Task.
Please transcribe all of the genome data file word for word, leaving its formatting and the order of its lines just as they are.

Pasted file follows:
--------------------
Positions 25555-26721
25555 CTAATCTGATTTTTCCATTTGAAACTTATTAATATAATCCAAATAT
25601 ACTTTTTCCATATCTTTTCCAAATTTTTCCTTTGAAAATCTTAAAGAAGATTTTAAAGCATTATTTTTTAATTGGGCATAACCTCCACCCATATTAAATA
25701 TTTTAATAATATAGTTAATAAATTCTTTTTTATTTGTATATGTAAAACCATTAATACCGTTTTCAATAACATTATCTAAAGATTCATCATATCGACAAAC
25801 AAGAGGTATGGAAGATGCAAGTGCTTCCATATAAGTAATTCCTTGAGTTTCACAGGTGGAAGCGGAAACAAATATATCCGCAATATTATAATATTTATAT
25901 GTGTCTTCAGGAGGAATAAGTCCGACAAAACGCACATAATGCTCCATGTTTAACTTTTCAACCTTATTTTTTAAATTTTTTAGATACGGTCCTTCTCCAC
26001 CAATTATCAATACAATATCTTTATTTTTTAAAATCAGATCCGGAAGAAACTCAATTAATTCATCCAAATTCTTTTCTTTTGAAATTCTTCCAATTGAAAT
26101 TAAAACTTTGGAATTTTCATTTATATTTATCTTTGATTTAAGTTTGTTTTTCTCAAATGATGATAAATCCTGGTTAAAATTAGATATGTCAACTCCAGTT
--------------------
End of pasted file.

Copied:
Positions 25555-26721
25555 CTAATCTGATTTTTCCATTTGAAACTTATTAATATAATCCAAATAT
25601 ACTTTTTCCATATCTTTTCCAAATTTTTCCTTTGAAAATCTTAAAGAAGATTTTAAAGCATTATTTTTTAATTGGGCATAACCTCCACCCATATTAAATA
25701 TTTTAATAATATAGTTAATAAATTCTTTTTTATTTGTATATGTAAAACCATTAATACCGTTTTCAATAACATTATCTAAAGATTCATCATATCGACAAAC
25801 AAGAGGTATGGAAGATGCAAGTGCTTCCATATAAGTAATTCCTTGAGTTTCACAGGTGGAAGCGGAAACAAATATATCCGCAATATTATAATATTTATAT
25901 GTGTCTTCAGGAGGAATAAGTCCGACAAAACGCACATAATGCTCCATGTTTAACTTTTCAACCTTATTTTTTAAATTTTTTAGATACGGTCCTTCTCCAC
26001 CAATTATCAATACAATATCTTTATTTTTTAAAATCAGATCCGGAAGAAACTCAATTAATTCATCCAAATTCTTTTCTTTTGAAATTCTTCCAATTGAAAT
26101 TAAAACTTTGGAATTTTCATTTATATTTATCTTTGATTTAAGTTTGTTTTTCTCAAATGATGATAAATCCTGGTTAAAATTAGATATGTCAACTCCAGTT